With a career spanning physics, data science and public policy, senior government advisor Audrey Lobo-Pulo isn’t one to shy away from a challenge. The F-OFF speaker shares her thoughts on how embracing your passions can be the key to pursuing your potential.


Your work has taken you from physics, to data science, to working with start-ups and government. What have been the most challenging and most rewarding aspects of your journey to date?

I love working in the Australian Public Service – I feel like I can have a real impact in making a difference in our society. My work in the field of Data Science has taught me how important multidisciplinary skills are. Not just for problem solving, but in recognising our different ways of thinking, our perceptions and our inherent beliefs. I believe that these differences can be our greatest strength.

Capturing the positive aspects of these in a way that remains true to the spirit of each has been my greatest challenge! My experience so far has taught me that an understanding of different views is incredibly important, even if your views are very different.

Tell me about your work with Phoensight?

Phoensight is a unique consultancy because it’s ‘data-driven’. We use contemporary analytics and emerging data science techniques to discover new insights to existing policy problems. For example, our most recent work looked at the ‘supply’ of open data, while most reports were mainly focused on the ‘demand’ side. This wouldn’t have been possible without data science.

Why did you decide to take part in the F-OFF forum?

Because I believe that we are much more empowered than we might think! And that by looking at our fears from different perspectives we may be able to gradually diffuse them.

What role has the ‘fear of failure’ played in your own life, if any?

I’ve been very fortunate, I tend to launch into new things and experiences before the ‘fear of failure’ sets in. Once I’m committed though, I then have to deal with it as best as I can.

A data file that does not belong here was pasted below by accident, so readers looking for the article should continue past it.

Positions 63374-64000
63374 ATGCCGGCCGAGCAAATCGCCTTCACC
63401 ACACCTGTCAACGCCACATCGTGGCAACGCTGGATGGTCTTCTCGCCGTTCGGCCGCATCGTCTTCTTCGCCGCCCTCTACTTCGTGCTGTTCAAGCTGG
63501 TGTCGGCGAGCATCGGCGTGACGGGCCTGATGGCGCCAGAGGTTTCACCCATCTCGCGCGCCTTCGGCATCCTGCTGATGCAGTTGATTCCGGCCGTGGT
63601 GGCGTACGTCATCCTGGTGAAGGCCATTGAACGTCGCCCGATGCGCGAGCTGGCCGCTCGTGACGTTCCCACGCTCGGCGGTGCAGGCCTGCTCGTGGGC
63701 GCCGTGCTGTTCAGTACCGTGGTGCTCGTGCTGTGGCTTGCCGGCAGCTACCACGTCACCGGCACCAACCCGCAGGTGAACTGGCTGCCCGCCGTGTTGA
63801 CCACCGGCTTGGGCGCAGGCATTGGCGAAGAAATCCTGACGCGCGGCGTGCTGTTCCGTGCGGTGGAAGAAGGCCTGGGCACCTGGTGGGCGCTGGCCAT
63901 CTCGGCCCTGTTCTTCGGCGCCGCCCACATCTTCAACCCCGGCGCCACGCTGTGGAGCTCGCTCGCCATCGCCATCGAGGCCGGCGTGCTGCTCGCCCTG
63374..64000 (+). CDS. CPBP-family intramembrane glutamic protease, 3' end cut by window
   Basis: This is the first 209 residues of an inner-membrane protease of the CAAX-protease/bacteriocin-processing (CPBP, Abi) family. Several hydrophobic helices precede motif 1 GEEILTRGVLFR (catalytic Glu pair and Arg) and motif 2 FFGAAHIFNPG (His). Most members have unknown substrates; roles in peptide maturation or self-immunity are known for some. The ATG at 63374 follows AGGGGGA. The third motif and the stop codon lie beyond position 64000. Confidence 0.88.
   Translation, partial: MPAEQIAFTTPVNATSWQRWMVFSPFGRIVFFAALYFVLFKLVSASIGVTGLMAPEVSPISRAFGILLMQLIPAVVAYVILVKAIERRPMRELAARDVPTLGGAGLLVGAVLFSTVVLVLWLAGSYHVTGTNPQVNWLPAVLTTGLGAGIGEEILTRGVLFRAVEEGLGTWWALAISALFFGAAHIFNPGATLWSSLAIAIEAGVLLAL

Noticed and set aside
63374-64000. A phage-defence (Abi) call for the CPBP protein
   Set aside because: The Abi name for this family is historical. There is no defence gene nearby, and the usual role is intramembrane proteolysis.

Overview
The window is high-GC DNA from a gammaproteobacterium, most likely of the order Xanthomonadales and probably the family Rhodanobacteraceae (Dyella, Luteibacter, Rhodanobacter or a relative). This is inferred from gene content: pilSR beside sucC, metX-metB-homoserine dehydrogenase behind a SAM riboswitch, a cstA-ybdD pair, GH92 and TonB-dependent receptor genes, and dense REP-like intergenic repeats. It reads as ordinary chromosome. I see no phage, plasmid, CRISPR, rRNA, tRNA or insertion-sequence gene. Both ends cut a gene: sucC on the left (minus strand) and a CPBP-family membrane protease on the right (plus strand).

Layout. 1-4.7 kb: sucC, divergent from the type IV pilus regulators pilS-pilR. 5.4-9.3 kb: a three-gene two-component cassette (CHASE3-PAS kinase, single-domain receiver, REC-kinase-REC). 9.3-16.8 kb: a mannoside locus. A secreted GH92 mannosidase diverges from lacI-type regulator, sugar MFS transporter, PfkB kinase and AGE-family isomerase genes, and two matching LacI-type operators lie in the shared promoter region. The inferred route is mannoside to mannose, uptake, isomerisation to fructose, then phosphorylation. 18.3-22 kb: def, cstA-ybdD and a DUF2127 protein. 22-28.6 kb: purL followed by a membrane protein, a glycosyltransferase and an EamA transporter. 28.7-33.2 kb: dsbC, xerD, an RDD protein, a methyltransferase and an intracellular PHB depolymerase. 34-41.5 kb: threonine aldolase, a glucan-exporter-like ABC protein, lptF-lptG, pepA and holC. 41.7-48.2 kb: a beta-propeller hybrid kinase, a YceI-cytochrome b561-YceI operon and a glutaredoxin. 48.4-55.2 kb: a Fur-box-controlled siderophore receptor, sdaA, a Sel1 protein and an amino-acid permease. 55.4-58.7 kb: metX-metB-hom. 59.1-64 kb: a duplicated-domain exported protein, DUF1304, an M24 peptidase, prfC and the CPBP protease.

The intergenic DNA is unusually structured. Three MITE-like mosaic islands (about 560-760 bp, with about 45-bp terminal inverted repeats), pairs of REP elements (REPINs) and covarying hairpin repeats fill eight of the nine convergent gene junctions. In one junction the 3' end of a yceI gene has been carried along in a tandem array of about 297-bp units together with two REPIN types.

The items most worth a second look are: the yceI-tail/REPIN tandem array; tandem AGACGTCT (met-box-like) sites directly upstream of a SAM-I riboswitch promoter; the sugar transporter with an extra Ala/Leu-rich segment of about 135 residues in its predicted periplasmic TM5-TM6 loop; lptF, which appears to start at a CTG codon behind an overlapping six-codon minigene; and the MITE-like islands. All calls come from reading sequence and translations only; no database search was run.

Why is it important to overcome the fear of failure?

I feel that we tend to put too much pressure on ourselves to achieve our goals and our aspirations. Rather than say it’s important to ‘overcome our fear of failure’, my view is that it’s important for us to discover our passions in life – and indulge in them so that the joy received outweighs the fears. I suppose I prefer a softly softly approach rather than diving in to confront my fears at the start!

What are your top three tips for recognising and overcoming the ‘fear of failure’?

I think these differ depending on the person, but I recognise ‘fear of failure’ as a feeling of disempowerment. What tends to work for me?

  1. Know that ‘imposter syndrome’ is really very common and the journey is ongoing, so try not to take score too soon. There might be twists in your story along the way…
  1. Find supportive peers and mentors who can guide you. There are almost always people around who will support you if you look for them.
  1. Ask yourself if you’d have fun if it all worked out. Focusing on the positive may tip the balance into giving something new a try.

Join us at F-OFF to hear more from Audrey and our other inspiring speakers, who will encourage you to see ‘failure’ as an incredible learning opportunity and tool for growth. Get your tickets here.